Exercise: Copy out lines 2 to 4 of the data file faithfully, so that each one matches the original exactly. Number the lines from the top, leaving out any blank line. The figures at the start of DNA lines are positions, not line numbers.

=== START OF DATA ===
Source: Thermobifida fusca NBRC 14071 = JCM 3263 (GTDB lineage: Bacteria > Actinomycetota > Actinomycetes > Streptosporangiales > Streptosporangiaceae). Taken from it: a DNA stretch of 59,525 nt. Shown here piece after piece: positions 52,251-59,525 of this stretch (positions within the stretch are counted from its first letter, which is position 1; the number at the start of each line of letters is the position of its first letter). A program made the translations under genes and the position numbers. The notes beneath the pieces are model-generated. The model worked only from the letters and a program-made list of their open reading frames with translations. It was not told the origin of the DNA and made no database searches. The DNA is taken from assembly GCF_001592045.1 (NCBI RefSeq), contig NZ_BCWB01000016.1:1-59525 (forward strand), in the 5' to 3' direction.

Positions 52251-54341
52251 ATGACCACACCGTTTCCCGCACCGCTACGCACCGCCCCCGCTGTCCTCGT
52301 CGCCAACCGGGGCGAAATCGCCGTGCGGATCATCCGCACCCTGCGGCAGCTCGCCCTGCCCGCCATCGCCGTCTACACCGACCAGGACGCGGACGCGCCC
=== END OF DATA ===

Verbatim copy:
Positions 52251-54341
52251 ATGACCACACCGTTTCCCGCACCGCTACGCACCGCCCCCGCTGTCCTCGT
52301 CGCCAACCGGGGCGAAATCGCCGTGCGGATCATCCGCACCCTGCGGCAGCTCGCCCTGCCCGCCATCGCCGTCTACACCGACCAGGACGCGGACGCGCCC